ব্যবহৃত মোবাইল হ্যান্ডসেট এর বর্তমান অবস্থা যাচাইয়ের প্রক্রিয়া

ব্যবহৃত মোবাইল হ্যান্ডসেট এর বর্তমান অবস্থা নিম্নবর্ণিত পদ্ধতি অনুসরণ করে জানা যাবে।

ধাপ-১: মোবাইল হ্যান্ডসেট হতে *১৬১৬১# নম্বরে ডায়াল করুন।
ধাপ-২: স্ক্রিনে প্রদর্শিত অপশন হতে Status Check অপশন সিলেক্ট করুন।
ধাপ-৩: অটোমেটিক বক্স আসলে হ্যান্ডসেট এর ১৫ ডিজিটের IMEI নম্বরটি লিখে প্রেরণ করুন।
ধাপ-৪: হ্যাঁ/না অপশন সম্বলিত একটি অটোমেটিক বক্স আসলে হ্যাঁ Select করে নিশ্চিত করুন।
ধাপ-৫: ফিরতি মেসেজ এর মাধ্যমে ব্যবহৃত মোবাইল ফোনের/হ্যান্ডসেটের হালনাগাদ অবস্থা জানানো হবে।

নোট: neir.btrc.gov.bd লিংকের মাধ্যমে বিদ্যমান সিটিজেন পোর্টাল অথবা মোবাইল অপারেটরের নিকটস্থ কাস্টমার কেয়ার সেন্টারের সাহায্যে বর্ণিত সেবা গ্রহণ করা যাবে।

এনইআইআর সম্পর্কিত যে কোন বিষয়ে জানার ক্ষেত্রে করণীয়

এনইআইআর সম্পর্কিত কোন বিষয়ে জানার প্রয়োজন হলে বিটিআরসি’র হেল্পডেস্ক নম্বর ১০০ অথবা মোবাইল অপারেটরগণের কাস্টমার কেয়ার নম্বর ১২১ এ ডায়াল করে এবং অপারেটরগণের কাস্টমার কেয়ার সেন্টার হতে জানা যাবে।"

-BTRC
#btrc
#neir
#smartphone
NEIR.BTRC.GOV
neir.btrc.gov

 
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F-6 enthusiast

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Guterres hails Bangladesh’s development
Bangladesh Sangbad Sangstha . New York | Published: 14:42, Sep 24,2021 | Updated: 00:05, Sep 25,2021



UNB photo
The United Nations secretary general António Guterres has highly appreciated the development of Bangladesh under the leadership of prime minister Sheikh Hasina.
He lauded the Bangladesh PM and her apt leadership to advance the country with overall development as he had bilateral talks with Sheikh Hasina at Lotte New York Palace in New York, US, on Thursday afternoon (NY time).

Foreign minister AK Abdul Momen later briefed the media about the prime minister’s scheduled events on the day ahead of her UNGA address on Friday.

At the outset of the meeting with Sheikh Hasina, Guterres warmly welcomed her.
He said the United Nations gave prominence on the priorities of Bangladesh.
‘The priorities of Bangladesh are the priorities of the United Nations whether it is climate change or sustainable development goals,’ Guterres said.

During the talks, Sheikh Hasina urged the UN secretary general to engage more personnel of Bangladesh armed forces in the higher ranks of the UN peacekeeping mission.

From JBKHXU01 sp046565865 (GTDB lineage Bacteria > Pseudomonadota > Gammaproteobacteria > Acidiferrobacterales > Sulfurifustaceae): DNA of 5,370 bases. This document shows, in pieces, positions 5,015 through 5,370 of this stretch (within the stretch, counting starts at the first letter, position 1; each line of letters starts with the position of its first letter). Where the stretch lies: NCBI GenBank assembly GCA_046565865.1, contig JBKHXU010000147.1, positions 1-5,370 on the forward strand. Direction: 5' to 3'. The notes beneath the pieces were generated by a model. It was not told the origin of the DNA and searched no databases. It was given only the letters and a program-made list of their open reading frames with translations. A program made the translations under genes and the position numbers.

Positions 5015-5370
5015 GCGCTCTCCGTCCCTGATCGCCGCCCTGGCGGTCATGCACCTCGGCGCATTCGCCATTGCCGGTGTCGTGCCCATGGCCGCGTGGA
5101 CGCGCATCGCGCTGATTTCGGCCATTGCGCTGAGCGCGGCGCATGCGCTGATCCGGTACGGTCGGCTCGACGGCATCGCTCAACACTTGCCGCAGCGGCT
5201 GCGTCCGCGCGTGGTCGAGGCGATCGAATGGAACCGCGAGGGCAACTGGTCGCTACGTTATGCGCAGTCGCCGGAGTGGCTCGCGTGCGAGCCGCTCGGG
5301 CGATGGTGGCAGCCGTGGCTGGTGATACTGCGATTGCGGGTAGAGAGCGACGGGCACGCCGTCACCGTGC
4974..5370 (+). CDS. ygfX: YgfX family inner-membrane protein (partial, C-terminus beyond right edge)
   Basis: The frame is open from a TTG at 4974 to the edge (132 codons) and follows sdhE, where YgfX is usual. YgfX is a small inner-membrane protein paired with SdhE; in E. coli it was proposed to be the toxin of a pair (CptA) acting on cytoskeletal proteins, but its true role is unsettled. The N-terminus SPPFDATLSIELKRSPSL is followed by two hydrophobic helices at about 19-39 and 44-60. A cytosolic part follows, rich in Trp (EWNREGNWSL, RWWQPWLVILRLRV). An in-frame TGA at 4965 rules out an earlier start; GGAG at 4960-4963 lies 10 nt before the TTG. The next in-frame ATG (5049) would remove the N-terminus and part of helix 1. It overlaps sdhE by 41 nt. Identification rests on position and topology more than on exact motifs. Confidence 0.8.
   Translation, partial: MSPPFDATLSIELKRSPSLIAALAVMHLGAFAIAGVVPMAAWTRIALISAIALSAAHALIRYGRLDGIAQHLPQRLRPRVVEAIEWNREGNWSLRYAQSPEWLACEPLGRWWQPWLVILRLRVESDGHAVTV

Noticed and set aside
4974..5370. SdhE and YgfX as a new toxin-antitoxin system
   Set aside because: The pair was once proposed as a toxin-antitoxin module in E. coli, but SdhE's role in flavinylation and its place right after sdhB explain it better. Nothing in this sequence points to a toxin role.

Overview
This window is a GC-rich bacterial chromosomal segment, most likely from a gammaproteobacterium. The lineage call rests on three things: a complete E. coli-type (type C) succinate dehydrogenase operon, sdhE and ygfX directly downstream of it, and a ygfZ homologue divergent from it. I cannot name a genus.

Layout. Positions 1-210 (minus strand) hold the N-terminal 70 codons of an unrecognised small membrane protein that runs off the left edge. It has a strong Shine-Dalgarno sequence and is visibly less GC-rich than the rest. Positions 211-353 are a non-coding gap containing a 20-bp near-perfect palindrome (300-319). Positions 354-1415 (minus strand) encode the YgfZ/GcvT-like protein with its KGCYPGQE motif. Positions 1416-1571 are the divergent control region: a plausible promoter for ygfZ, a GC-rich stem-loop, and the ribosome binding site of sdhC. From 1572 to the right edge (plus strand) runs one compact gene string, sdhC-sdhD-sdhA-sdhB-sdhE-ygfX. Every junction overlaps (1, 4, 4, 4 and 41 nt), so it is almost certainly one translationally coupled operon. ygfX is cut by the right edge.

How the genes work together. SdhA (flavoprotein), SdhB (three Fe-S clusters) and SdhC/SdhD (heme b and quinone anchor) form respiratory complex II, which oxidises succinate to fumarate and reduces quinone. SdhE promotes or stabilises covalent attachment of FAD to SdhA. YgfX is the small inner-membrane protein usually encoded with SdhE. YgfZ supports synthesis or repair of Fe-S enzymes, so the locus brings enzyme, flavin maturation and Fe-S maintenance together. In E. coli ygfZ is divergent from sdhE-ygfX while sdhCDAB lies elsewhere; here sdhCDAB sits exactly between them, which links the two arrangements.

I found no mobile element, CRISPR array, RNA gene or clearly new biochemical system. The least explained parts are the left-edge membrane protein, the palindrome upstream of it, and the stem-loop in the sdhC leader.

Replying to a query about UN secretary general’s response to the PM’s call, the foreign minister said Guterres was seen positive to the call as he wanted to do more for Bangladesh.
In this context, he said the UN secretary general also mentioned that Bangladesh has earned reputation and has a success story in the UN peacekeeping mission.

Momen said, ‘The UN has acknowledged Bangladesh was a ‘role model’ as it was turning into ‘a vibrant economy’.
Guterres has also commended Bangladesh for its leadership in all UN achievements, the foreign minister said.
The prime minister also had meetings with Queen Maxima of the Netherlands, Vietnam President Nguyễn Xuân Phúc and Maldivian president Ibrahim Mohammad Solih at the UN headquarters.
The Netherlands Queen Maxima, during a bilateral talk with Sheikh Hasina, said, ‘We are mulling over introducing insurance for checking the loss and damages caused by the natural calamities’.
Foreign secretary Masud Bin Momen, prime minister’s press secretary Ihsanul Karim and Bangladesh permanent representative to the UN Rabab Fatima were present.

Speaking about the meeting between prime minister Sheikh Hasina and Maldivian president Ibrahim Mohammad Solih, Momen said the two countries are working on commercial ship operation between Male and Chattogram.

During the meeting with Vietnam president Nguyễn Xuân Phúc , prime minister Sheikh Hasina requested him to exert pressure on the Myanmar authorities so that ‘they take back Rohingyas to their homeland’.